Ukraine Tears Down Soviet Symbols, Winks At Nazi Ones

Selective approach to history, destroying some monuments and keeping some others:

Both Soviet and Nazi symbols are now forbidden in Ukraine by law. But it’s the Soviet icons, once dumped on the country in industrial quantities, which now are disappearing in record numbers.

Since December 2013, Ukrainians knocked down 500 out of over 1,200 Lenin statues, a trend known as “Lenin-fall,” which in Ukrainian sounds like snowfall. Recently, Ukrainian President Petro Poroshenko signed a law that formally charged the state with removing Soviet-era monuments, so now Kiev’s municipal services are responsible for destroying statues.

…In April, 40 historians asked President Poroshenko not to sign the law recognizing a number of World War II nationalist organizations, including the Ukrainian Insurgent Army (UPA), as mere independence fighters. In a letter addressed to Ukrainian authorities the critics questioned the legitimacy of an organization “that slaughtered tens of thousands of Poles in one of the most heinous acts of ethnic cleansing in the history of Ukraine.”

Western historians pointed out that Ukraine should not be praising as heroes organizations that collaborated with Nazi Germany. The UPA “also took part in anti-Jewish pogroms in Ukraine and, in the case of the Melnyk faction, remained allied with the [Nazi] occupation regime throughout the war,” their letter said.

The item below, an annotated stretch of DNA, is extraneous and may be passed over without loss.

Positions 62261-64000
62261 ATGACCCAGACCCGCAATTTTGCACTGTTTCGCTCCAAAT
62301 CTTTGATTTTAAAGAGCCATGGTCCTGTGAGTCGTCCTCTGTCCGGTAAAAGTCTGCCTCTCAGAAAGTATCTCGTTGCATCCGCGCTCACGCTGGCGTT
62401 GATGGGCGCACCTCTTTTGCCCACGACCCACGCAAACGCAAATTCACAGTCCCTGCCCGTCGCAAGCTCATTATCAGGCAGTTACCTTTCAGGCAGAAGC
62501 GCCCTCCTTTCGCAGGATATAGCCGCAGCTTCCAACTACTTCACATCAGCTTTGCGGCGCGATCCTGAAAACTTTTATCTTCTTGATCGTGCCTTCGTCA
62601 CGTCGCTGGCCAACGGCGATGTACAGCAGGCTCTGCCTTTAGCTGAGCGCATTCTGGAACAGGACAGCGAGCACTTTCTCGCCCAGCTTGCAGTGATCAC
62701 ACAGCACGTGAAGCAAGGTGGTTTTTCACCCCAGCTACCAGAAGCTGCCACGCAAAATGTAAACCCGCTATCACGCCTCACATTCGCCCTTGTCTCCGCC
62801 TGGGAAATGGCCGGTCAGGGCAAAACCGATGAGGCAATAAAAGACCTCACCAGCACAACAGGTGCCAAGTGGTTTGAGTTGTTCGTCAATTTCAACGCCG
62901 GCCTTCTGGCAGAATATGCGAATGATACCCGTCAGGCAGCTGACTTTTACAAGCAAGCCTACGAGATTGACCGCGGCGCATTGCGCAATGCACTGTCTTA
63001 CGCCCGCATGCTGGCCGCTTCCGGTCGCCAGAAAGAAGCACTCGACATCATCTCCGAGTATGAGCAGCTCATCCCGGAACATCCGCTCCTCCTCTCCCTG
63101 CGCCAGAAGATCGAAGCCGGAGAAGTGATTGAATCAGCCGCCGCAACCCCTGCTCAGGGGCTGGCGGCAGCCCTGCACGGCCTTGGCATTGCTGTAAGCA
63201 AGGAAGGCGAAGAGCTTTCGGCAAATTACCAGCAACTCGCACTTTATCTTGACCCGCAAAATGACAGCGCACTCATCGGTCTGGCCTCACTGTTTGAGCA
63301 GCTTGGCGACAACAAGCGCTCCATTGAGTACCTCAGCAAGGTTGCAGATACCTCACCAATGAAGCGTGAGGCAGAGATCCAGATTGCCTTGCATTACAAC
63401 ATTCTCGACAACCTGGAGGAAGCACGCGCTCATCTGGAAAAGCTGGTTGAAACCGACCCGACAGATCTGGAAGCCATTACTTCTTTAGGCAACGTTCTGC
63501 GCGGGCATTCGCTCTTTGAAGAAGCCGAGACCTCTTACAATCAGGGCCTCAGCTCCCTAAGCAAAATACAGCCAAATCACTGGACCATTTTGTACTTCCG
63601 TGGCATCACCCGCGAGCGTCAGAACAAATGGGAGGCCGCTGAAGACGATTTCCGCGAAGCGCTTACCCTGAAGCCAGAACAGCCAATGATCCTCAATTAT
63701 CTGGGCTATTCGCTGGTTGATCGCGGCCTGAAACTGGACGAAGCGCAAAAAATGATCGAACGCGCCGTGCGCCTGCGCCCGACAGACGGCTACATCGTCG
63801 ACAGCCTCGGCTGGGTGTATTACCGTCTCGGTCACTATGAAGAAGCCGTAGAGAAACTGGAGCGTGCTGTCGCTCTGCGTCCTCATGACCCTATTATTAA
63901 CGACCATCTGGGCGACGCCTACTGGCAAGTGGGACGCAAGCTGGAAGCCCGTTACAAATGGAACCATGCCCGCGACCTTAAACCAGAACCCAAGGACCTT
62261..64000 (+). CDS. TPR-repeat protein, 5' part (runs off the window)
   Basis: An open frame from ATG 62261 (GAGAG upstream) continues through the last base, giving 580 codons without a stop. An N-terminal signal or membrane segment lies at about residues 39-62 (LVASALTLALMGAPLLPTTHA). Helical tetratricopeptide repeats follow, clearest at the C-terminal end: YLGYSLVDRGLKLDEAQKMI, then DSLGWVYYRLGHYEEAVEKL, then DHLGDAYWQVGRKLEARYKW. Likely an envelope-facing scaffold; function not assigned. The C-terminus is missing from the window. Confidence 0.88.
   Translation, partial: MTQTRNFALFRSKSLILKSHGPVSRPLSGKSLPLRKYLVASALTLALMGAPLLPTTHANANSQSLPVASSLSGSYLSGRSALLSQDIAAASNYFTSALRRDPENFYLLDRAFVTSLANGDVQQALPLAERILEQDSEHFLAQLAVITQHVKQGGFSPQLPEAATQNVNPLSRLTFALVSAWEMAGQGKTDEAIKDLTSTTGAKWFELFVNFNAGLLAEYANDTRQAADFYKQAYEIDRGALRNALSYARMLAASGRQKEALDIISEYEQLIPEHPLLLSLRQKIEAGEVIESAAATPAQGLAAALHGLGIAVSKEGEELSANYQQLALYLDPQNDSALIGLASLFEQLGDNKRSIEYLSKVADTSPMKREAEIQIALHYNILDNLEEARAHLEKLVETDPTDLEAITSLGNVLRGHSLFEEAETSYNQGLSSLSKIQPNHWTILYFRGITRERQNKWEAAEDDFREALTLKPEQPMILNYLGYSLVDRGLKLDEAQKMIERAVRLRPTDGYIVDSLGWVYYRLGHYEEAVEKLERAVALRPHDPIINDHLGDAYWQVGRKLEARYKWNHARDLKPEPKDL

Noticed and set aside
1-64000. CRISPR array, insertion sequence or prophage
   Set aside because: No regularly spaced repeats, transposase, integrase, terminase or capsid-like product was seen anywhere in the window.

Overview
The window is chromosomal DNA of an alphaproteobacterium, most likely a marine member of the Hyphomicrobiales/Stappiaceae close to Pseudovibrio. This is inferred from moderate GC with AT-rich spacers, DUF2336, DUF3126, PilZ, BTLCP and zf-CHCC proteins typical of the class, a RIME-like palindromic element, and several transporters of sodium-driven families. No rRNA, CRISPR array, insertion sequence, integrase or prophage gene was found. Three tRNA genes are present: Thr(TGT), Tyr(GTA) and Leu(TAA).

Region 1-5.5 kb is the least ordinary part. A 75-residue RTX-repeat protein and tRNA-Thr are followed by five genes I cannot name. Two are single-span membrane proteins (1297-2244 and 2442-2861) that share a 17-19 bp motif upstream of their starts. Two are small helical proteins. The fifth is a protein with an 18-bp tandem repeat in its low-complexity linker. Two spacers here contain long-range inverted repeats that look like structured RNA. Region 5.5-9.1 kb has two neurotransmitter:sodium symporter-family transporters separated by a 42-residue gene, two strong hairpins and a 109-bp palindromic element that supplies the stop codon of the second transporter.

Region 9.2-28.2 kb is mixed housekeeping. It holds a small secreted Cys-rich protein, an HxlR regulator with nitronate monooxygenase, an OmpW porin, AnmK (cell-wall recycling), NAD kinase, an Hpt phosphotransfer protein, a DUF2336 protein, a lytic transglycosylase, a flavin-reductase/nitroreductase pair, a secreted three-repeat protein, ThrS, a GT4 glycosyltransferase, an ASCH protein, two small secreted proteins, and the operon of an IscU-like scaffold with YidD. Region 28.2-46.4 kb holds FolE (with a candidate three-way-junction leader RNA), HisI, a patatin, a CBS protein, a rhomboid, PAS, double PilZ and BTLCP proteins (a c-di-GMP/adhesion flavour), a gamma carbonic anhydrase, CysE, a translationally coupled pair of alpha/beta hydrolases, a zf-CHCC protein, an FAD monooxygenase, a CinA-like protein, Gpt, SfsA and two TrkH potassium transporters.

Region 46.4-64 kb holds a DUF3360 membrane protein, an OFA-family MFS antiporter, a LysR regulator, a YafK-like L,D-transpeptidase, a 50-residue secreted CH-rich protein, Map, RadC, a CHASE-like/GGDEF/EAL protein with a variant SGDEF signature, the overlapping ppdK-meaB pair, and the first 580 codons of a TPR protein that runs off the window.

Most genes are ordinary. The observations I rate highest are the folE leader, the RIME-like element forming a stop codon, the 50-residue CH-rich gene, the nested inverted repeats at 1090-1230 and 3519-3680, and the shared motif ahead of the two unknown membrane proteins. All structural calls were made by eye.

The U.S. Holocaust Memorial Museum has expressed concerns about Ukraine’s radical treatment of its history: “As Ukraine advances on the difficult road to full democracy, we strongly urge the nation’s government to refrain from any measure that preempts or censors discussion or politicizes the study of history.”

George Orwell put the fundamental problem rather more elegantly in an essay he wrote toward the end of World War II, when he argued that history is written by the winners. “The really frightening thing about totalitarianism is not that it commits ‘atrocities’ but that it attacks the concept of objective truth; it claims to control the past as well as the future.” And that tradition is one Ukraine is still trying to shake off.

Vyatrovych conceded, for instance, that some UPA activists were involved in Jewish pogroms, “since Jews were blamed for helping Bolsheviks,” but he rejected the idea that the whole of the UPA was at fault. “There were many Ukrainian nationalists who saved Jews, too, during the war,” he told The Daily Beast. “Besides, who could not be blamed for atrocities during that war? Americans bombed Dresden,” said Vyatrovych, whose title is director of the Ukrainian Institute of National Memory.

Ukraine Tears Down Soviet Symbols, Winks At Nazi Ones – The Daily Beast.